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Kosovo: The 'Independence' Poll

The issue of independence is expected to dominate campaigning for forthcoming Kosovo elections.
By Shkëlzen Maliqi

The campaigning for Kosovo's general election, due to be held November 17, kicks off this week, with little separating the main contenders. All want their province to become a sovereign state. The only real question facing voters is who they should choose to lead the way.


Unlike the atmosphere of violence which marred last year's local election, political parties, especially the more militant ones, have taken on a more liberal, progressive appearance - realising that they have a higher chance of winning power as determined democrats.


Although Ibrahim Rugova's Democratic Alliance, LDK, is expected to emerge the winner, it seems likely that it will be forced into forming a coalition in order to gain a majority.


The man who once enjoyed near total support in Kosovo during the Nineties when he led passive resistance to Milosevic now has the backing of just half of Kosovo's Albanians.


But Rugova's rivals, Hashim Thaqi and Ramush Haradinaj, believe his time is past and that his mild, compromising manner will stall, even prevent Kosovo's independence.


A lot of support has shifted to the parties who were formed out of the Kosovo Liberation Army, KLA: Thaqi's Democratic Party of Kosovo, PDK, and Haradinaj's Alliance for the Future of Kosovo, AAK. Poll put their support at 30 and 10 per cent, respectively. What both are counting on is the continued slow erosion of Rugova's influence and popularity.


The LDK, meanwhile, is likely to stress that it was Rugova's prolonged time in opposition which helped promote the Kosovan question on the international arena. His charisma and experience, supporters believe, is a better foundation for pursuing independence that the likes of Thaci and Haradinaj whom they see as nervous, inexperienced and violent.


But Thaqi and Haradinaj, both notorious KLA commanders, are taking care to refine their image and establish themselves as worthy political contenders rather than appearing as the "militant" option.


Besides criticising Rugova for his tendency to compromise, the PDK has pointed out repeatedly that he has failed to build up a Kosovar Albanian platform for self-rule since the end of the 1999 conflict.


As part of its makeover, AAK has been trying to reform its image as a left-wing coalition of militants and radicals. Several hard-line groups have now left the alliance in protest.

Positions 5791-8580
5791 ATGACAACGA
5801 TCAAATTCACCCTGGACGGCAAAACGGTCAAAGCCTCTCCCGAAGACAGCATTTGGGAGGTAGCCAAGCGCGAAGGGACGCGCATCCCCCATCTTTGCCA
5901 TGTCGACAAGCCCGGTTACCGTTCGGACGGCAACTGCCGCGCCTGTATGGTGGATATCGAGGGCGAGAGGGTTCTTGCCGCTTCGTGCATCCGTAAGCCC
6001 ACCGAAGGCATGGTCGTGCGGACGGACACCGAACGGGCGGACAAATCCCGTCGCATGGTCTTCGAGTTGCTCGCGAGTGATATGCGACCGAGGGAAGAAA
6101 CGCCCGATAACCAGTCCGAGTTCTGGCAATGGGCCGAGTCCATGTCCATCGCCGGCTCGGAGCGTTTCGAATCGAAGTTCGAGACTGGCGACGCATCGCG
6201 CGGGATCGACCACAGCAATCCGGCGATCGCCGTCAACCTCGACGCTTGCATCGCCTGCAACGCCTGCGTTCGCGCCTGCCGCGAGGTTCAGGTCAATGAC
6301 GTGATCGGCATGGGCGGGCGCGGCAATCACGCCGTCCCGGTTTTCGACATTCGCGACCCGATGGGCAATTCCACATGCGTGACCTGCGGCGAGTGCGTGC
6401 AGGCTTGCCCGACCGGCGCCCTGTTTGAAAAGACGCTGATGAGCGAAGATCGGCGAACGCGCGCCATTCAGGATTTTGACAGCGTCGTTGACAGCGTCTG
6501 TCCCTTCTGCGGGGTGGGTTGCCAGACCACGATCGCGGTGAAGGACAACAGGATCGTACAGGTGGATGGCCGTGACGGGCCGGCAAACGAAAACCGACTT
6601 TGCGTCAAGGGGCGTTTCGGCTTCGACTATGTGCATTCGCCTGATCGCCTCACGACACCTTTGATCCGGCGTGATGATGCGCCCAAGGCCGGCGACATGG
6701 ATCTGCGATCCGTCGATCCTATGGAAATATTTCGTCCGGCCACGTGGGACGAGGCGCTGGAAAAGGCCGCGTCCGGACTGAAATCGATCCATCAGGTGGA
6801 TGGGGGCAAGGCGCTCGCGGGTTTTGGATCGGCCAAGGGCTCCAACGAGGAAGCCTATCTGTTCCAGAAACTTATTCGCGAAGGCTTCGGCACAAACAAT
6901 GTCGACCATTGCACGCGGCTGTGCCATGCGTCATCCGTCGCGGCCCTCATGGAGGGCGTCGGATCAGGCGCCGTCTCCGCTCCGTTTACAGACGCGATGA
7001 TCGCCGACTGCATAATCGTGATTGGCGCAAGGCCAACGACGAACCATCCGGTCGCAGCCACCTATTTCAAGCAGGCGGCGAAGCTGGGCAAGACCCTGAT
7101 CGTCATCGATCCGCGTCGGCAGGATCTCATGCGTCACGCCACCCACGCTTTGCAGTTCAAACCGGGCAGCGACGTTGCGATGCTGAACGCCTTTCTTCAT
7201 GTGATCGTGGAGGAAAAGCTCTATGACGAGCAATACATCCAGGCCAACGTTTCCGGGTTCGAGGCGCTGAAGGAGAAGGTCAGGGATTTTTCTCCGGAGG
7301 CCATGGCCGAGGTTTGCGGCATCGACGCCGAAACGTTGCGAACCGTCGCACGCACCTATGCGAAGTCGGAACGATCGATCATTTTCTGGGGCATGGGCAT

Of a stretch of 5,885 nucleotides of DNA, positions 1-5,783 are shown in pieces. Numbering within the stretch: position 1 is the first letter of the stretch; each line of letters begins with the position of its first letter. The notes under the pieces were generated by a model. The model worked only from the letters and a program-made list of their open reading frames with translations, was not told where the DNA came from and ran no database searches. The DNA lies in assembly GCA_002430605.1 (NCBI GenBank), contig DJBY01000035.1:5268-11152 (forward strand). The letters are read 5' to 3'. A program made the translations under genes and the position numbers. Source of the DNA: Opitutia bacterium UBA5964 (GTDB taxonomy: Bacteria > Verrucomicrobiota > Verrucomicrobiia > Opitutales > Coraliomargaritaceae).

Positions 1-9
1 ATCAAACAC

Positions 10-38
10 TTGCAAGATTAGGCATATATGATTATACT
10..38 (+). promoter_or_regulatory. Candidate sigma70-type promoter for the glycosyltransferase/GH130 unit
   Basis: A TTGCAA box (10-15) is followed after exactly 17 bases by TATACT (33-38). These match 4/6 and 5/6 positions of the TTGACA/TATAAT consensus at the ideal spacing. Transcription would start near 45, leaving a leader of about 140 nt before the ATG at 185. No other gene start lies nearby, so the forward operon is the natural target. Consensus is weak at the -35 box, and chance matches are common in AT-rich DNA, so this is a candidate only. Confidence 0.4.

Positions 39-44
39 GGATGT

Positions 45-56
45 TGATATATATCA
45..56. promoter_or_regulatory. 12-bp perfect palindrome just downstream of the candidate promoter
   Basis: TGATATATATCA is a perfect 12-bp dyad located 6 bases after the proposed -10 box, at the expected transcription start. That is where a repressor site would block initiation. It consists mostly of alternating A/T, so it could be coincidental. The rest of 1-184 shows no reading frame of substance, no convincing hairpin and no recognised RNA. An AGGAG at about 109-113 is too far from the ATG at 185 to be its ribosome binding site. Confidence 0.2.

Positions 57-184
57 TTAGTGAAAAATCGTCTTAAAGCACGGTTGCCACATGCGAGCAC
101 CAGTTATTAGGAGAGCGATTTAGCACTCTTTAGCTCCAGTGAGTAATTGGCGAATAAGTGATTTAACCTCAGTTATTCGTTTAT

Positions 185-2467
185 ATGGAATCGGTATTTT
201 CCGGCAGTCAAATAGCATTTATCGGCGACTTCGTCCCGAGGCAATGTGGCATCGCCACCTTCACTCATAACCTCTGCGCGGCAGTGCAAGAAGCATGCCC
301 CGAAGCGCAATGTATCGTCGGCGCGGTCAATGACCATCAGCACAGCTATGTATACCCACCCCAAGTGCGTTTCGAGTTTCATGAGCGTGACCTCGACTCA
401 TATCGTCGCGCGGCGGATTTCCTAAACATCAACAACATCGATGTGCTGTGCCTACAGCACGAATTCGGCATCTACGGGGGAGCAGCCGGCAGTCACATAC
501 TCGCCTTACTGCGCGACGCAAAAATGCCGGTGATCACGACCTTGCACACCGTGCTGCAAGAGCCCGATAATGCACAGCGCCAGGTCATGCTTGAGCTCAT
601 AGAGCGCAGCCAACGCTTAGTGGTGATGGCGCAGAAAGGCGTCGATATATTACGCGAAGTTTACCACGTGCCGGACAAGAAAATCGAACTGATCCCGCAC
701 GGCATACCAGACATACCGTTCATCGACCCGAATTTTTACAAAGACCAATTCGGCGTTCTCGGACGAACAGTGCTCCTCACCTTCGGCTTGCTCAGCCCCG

The coalition has sought to woo liberal parties and has even recruited Mahmut Bakali to their side. A former communist leader who has been out of politics for two decades, he is also a revered intellectual and his support will bring with it a significant number of voters.


Both Bakali and Haradinaj are suggesting that at such an historic point in Kosovo's history - when independence now seems a real prospect - an all-party coalition government should be set up rather than allowing all decisions over the future of the province to be taken by one party or grouping.


And it is the independence question which is casting doubts over the participation of around 170 000 Kosovo Serbs. Although more than half have registered to vote, it is unclear whether they will actually turn up at the poll. Since, by dint of demographics, the provincial parliament will be dominated by Kosovar Albanians pushing for their own state, Serb leaders believe that they will be legitimising the independence process by turning out on November 17.


The international community is trying to persuade Serbs to participate in the vote by arguing that this will enable them to have an influence over the fate of the province. Serbs have ten seats reserved for them in the Kosovan parliament. If they take part in the ballot, they could send up to 27 deputies to the assembly.


It seems that the elections will be held in far more favourable conditions than was the case during last October local elections which were overshadowed by violence. As Kosovan-Albanian parties strive to improve their image, there is less of a feeling of edgy rivalry between moderate and militant blocs, no more intimidation, threats and beatings.


Kosovo's political leaders seem to have realised that they need to be patient and work along with the limited powers which the election's victors will acquire. They have realised that the country will continue to be run by the UN High Representative through the UN mission in Kosovo and that, in the short term, the powers of the new assembly will be limited.


That said, there is an awareness that the elected authorities will be taking on an important role in negotiating the future status of Kosovo and consequently that the province needs an efficient administration and strong political team capable of conducting those negotiations.


Shkelzen Maliqi is an independent journalist from Pristina.


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